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View Full Version : Monday view: China's banks are the Achilles heel of the global boom



FRED
12-11-06, 10:25 PM
Monday view: China's banks are the Achilles heel of the global boom (http://www.telegraph.co.uk/money/main.jhtml?xml=/money/2006/12/11/ccview11.xml)
December 12, 2006 (Ambrose Evans- Pritchard – Telegraph UK)

If you are not keeping a close eye on the Chinese banking system, perhaps you should be. Bill McDonough, the ex-chief of New York Federal Reserve, let slip at a conference in Italy this week that China's rickety credit structure was the biggest single menace to the world economy.

It was Mr McDonough, now an adviser to Lehman Brothers, who rescued the hedge fund Long Term Capital Management after it made an $80bn bad bet on Danish, Swedish and south European bonds in August 1998.

He orchestrated three rate cuts, admitting afterwards that some $1,300bn in derivatives had threatened to topple like dominoes and "freeze" the global system. The trigger for this crisis was the Russian default, but the deeper roots lay in Asia's banks.

Mr McDonough did not spell out his current fears about China, except to say that it was the issue "on everybody's minds". I must confess that it was not on my mind. It is now.

AntiSpin: What happens to the U.S. economy if the Chinese banking system collapses and takes the economy down with it? Is the result likely to be much different than if the U.S. banking system and economy tank first? One is very likely to precipitate the other. Does it matter who goes first?

More on Ambrose Evans-Pritchard's report:

Beijing admits that the banks are the "soft underbelly" of its booming economy, but says the system has been cleaned up after an estimated $400bn in bail-outs since 1998. Critics reply that fresh money has been wasted by Communist bosses meting out credit for political ends, digging the country into a deeper hole.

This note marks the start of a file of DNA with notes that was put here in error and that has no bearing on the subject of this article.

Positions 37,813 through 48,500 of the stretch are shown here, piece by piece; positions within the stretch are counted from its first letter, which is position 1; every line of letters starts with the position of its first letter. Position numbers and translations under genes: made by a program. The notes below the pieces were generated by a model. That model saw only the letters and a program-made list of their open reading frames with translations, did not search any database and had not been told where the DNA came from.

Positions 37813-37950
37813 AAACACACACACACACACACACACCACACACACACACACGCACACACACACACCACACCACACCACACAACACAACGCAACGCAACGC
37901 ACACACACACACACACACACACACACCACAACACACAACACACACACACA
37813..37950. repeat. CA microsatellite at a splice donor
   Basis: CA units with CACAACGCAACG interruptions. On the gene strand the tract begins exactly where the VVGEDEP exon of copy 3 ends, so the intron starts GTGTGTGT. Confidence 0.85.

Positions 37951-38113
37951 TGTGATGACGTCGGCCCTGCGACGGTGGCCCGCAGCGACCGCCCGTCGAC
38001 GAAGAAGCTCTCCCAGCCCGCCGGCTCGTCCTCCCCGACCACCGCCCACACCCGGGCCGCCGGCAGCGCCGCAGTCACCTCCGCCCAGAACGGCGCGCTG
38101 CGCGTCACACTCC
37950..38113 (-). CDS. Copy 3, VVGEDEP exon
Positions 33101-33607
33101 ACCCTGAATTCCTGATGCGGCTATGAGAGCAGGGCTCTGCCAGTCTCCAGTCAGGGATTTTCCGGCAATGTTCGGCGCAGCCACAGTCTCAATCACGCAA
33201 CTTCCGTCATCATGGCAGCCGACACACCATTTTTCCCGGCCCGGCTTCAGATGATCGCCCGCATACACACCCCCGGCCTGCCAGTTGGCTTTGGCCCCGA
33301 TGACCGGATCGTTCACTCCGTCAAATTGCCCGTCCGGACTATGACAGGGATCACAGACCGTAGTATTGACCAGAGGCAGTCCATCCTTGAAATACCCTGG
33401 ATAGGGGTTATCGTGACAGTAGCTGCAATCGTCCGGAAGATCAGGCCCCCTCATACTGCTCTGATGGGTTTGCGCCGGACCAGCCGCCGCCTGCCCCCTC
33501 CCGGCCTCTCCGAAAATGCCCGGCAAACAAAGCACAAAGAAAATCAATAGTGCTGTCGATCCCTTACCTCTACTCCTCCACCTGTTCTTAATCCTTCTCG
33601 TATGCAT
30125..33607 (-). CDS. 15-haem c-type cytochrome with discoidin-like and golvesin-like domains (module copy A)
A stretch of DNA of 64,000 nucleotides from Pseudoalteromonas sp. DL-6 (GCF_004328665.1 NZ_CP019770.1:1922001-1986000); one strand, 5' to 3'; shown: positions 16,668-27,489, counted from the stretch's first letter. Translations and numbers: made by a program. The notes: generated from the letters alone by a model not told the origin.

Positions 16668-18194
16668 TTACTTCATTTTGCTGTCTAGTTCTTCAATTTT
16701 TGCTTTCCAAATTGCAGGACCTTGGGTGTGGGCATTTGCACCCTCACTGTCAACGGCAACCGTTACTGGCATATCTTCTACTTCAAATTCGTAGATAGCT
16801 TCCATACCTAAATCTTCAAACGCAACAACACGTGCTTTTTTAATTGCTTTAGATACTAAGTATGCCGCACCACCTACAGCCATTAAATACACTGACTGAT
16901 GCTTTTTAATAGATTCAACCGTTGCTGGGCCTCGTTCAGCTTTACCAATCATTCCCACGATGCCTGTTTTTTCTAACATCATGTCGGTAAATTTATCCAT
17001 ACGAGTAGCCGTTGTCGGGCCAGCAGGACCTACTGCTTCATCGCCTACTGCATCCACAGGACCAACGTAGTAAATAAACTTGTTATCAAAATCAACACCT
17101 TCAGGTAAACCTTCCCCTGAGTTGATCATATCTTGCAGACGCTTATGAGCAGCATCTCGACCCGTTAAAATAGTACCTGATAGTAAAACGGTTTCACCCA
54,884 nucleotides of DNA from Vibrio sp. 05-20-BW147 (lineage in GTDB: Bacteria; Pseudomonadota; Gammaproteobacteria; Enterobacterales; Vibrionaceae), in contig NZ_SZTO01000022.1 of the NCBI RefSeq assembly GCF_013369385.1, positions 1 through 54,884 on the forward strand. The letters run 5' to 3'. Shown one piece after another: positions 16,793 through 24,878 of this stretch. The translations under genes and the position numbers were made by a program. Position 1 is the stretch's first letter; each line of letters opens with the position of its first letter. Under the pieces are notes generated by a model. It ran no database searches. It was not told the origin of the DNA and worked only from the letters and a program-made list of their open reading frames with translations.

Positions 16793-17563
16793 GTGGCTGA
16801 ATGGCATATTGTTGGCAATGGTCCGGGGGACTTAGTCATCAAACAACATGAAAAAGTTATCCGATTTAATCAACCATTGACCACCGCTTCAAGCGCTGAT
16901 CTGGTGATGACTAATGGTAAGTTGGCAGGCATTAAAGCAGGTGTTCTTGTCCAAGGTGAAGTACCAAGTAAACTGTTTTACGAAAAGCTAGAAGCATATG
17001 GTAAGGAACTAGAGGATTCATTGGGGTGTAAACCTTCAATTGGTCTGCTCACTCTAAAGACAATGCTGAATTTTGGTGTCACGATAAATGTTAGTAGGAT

Investment is running at 43pc of GDP, leaving an oversupply of factories and office blocks, like Japan in the 1980s, but with even less market discipline. Ernst & Young calculated the bad debts at more than $900bn in a report this year but was forced to recant by Beijing.

Gordon Chang, author of The Coming Collapse of China, said the regime had embarked on a suicidal course, living from one day to the next from fear that 140m footloose urban migrants could turn violent.

"China is just piling up more and more non-performing loans, and eventually it's going to come crashing down, because economically this doesn't make any sense," he said. "You can't blow up your balance sheet at 20pc to 25pc a year with a well-managed bank in a well-regulated society. How the devil can you do it in China? This is just ludicrous," he said.

Charles Calomiris, finance professor at New York's Columbia University, warns in the journal Central Banking that Beijing cannot change course because it faces "political revolution" if it cuts off the flow of credit.
iTulip Economic M.A.D. (http://www.itulip.com/economicMAD.htm) says:

"China and the U.S. are running inter-dependent bubble economies, relying on the economic equivalent of Mutually Assured Destruction (M.A.D.) to keep one from blowing up the other’s economy. Whether by intent or accident, sooner or later market forces will assert themselves and both economies will go through tough transitions. How will the world look after that?